Friday, June 11, 2010

No Tragedy

Two things struck me while I was watching Alex Gibney's documentary Enron: The Smartest Guys in the Room, thanks to its recent airings on CNBC, one amusingly positive and the other more solidly negative. The positive one involved Gibney's decision to use music from Philip Glass' Einstein on the Beach in his soundtrack. Ultimately the Enron scandal was all about the consequences of running a business in which numbers had more "reality" than any "real world observables;" and anyone who knows Glass' score knows exactly the connection the Gibney made. Those who do not know this music can check out the audio sample for "Knee Play 1" on the page for the original recording and will get the point within a matter of seconds!

I am not suggesting that this is the only positive attribute of Gibney's film, but I feel there is one glaring negative. In fairness to Gibney, the source of this negative quality is attributed entirely to Bethany McLean, co-author of the book of the same title that provided most of the source material for the documentary. I realize that mine will probably be a minority opinion; but I found McLean's repeated use of the noun "tragedy" to be as annoying as it was inaccurate. The nature of her inaccuracy has a lot to do with my being in a minority, because it is based on the precept in Aristotle's "Poetics" that tragedy is concerned with noble men, while comedy "is an imitation of baser men." It seems to me that a key element in both the book and the film is that none of the actors are in any way noble, not only in terms of any position in the class system but also in terms of the human values that lie at the heart of Aristotle's conception of what drama is and why it is important. Nevertheless, I recognize that Aristotle is far from the top of many reading lists these days!

Aristotle's position may best be appreciated in the full title that Alexander Pushkin gave to his play about Boris Godunov: A Dramatic Tale, The Comedy of the Distress of the Muscovite State, of Tsar Boris, and of Grishka Otrepyev. Pushkin's play is ultimately about the baser instincts of the Russian people and only marginally about a few key individuals whose actions are ultimately guided by those instincts. In other words it is all about a chaotic mélange of self interests, none of which are even moderately enlightened. The suggestion that the key "players" in Enron were "the smartest guys" ultimately plays as irony. Theirs is a "comedy of distress" in which the comedy is all the sharper because that distress was entirely of their own making. From a literary point of view, this is a comedy that had been anticipated by David Mamet in his play Glengarry Glen Ross (probably more familiar to most readers than any of Pushkin's texts); but even the Greeks understood the idea that comedy could emerge from distress.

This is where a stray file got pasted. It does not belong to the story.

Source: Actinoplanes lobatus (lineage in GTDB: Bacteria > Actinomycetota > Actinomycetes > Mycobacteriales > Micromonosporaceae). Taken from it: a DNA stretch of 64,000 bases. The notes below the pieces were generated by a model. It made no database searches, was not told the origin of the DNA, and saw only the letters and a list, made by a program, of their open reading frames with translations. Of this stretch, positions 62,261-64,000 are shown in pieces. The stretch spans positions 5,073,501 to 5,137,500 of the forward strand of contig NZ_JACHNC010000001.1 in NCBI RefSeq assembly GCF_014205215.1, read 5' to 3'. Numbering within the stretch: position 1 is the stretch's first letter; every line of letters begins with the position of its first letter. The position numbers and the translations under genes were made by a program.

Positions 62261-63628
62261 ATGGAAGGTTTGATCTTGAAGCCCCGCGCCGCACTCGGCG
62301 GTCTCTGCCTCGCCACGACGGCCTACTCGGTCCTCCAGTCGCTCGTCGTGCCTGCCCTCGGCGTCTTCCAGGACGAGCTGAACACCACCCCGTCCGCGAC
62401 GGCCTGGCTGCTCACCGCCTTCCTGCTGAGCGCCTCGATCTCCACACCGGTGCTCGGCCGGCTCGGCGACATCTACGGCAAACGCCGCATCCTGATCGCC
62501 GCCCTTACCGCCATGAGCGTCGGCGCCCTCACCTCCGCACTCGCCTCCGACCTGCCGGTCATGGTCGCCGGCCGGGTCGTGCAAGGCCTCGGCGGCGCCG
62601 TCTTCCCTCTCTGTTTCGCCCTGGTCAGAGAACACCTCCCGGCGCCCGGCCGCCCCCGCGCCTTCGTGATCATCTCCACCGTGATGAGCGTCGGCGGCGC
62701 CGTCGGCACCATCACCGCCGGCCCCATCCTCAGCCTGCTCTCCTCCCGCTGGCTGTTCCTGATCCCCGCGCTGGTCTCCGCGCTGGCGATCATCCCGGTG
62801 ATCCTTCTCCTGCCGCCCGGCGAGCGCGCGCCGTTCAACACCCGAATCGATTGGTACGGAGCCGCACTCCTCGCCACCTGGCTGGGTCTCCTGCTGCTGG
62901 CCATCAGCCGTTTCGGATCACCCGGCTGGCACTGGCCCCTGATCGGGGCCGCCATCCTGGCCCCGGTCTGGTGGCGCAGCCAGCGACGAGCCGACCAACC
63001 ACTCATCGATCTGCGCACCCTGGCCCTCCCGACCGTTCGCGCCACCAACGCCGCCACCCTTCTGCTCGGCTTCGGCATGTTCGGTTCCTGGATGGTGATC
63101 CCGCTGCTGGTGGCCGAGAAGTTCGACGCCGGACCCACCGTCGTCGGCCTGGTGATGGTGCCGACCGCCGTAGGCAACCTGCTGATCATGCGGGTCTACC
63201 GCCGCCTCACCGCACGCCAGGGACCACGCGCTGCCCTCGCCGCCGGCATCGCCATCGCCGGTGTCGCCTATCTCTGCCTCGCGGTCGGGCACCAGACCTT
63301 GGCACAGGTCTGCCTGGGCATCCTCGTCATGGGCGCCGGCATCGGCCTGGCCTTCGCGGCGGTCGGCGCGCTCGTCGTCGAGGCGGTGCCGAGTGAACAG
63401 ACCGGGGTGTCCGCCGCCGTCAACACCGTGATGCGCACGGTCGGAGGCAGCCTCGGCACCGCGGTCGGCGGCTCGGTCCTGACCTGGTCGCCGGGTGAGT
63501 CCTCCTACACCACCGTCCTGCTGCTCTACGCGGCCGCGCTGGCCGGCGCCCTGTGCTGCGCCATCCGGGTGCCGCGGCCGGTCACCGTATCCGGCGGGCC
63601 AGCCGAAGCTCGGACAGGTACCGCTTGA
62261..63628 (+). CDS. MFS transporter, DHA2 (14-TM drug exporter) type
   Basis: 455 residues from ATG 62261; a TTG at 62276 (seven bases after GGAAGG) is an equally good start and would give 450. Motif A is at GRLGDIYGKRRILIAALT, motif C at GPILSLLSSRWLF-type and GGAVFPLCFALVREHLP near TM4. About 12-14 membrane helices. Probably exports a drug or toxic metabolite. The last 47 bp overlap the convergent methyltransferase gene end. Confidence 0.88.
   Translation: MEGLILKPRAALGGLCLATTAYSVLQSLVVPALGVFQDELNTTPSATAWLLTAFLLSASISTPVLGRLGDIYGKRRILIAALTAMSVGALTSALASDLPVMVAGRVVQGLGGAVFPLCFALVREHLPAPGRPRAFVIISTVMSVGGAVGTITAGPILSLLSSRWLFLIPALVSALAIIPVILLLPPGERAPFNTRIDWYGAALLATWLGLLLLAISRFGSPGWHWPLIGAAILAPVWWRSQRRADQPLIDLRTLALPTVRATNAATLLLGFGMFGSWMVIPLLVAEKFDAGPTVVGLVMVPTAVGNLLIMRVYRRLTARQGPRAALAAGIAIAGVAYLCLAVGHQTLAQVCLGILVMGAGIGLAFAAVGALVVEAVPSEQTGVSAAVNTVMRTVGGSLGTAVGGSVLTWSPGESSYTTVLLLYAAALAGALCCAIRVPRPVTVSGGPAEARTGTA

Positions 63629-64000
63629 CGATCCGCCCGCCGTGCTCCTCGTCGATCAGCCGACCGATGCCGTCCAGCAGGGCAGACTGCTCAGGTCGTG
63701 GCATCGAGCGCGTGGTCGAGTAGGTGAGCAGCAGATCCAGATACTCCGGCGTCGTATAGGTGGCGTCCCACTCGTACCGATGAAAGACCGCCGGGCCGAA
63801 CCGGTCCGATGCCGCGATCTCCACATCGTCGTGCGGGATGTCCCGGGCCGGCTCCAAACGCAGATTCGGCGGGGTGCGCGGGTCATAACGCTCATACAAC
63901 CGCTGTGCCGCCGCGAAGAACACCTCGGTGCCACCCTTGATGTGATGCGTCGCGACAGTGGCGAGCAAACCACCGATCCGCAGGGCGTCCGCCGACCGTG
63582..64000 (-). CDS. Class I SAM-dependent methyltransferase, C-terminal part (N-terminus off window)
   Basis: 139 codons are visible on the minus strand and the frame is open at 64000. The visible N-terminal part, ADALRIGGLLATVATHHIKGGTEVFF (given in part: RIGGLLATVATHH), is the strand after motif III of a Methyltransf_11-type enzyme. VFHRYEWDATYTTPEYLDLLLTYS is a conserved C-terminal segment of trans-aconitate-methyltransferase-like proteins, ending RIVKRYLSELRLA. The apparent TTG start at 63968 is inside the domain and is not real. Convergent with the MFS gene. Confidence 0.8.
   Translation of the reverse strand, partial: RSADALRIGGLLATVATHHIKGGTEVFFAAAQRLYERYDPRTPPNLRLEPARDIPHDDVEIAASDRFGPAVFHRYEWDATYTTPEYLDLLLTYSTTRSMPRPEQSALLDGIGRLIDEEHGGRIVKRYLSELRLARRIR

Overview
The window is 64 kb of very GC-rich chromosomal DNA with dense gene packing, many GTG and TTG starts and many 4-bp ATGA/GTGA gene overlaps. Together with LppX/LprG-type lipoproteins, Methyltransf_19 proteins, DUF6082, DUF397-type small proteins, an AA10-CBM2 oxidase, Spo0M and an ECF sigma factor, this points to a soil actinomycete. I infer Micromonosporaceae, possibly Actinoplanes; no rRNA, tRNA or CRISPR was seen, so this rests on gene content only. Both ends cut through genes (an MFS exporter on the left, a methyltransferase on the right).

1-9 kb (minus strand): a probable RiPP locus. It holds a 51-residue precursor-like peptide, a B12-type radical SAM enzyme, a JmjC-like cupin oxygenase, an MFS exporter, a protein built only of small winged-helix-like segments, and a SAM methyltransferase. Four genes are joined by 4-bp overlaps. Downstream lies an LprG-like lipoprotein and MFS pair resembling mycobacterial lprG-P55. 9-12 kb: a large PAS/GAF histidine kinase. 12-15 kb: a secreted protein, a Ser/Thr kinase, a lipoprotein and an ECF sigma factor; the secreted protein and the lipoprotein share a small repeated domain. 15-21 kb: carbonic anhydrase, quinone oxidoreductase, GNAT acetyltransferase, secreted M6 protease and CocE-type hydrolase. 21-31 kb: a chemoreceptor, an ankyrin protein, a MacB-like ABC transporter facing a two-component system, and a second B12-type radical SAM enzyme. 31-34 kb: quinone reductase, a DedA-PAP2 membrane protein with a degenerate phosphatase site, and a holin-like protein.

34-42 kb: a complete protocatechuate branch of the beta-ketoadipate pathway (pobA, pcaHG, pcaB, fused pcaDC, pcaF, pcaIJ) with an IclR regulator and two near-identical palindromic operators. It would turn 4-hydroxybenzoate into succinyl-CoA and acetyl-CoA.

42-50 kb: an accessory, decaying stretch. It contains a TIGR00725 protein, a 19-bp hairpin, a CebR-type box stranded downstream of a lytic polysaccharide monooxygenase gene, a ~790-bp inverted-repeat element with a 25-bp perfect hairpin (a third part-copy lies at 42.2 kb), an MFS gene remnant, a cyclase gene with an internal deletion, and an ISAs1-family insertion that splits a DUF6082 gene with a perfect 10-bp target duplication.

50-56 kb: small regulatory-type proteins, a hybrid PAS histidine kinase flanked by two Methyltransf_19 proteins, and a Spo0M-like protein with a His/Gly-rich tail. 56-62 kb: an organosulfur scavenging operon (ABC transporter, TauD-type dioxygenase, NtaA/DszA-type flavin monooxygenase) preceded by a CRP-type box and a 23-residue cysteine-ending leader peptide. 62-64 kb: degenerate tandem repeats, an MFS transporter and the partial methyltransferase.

I suppose there are those who would object that the word "comedy" can be applied to the victims of Enron, as well as to the perpetrators. However, I think that this is one of the key points that Pushkin had in mind. "Ordinary people" are not noble. They have enough trouble living from day to day to have time for the more elevated thinking of nobility. What Aristotle may have implied is that only nobles have the resources to both contemplate destiny and try to do something about it (hopefully something based on reason). Everyone else is never anything more than a "victim of circumstances" (to once again draw upon the language of William Schwenck Gilbert). Perhaps the only distinction between victims and perpetrators has to do with who deserves to suffer the consequences that ensue; but this question seems to be beyond the scope of Aristotle's "Poetics" and must be considered by more contemporary minds. However, I suspect even those contemporaries are likely to share my annoyance with McLean's sloppy use of language for the sake of what is basically an unnecessary rhetorical flourish.

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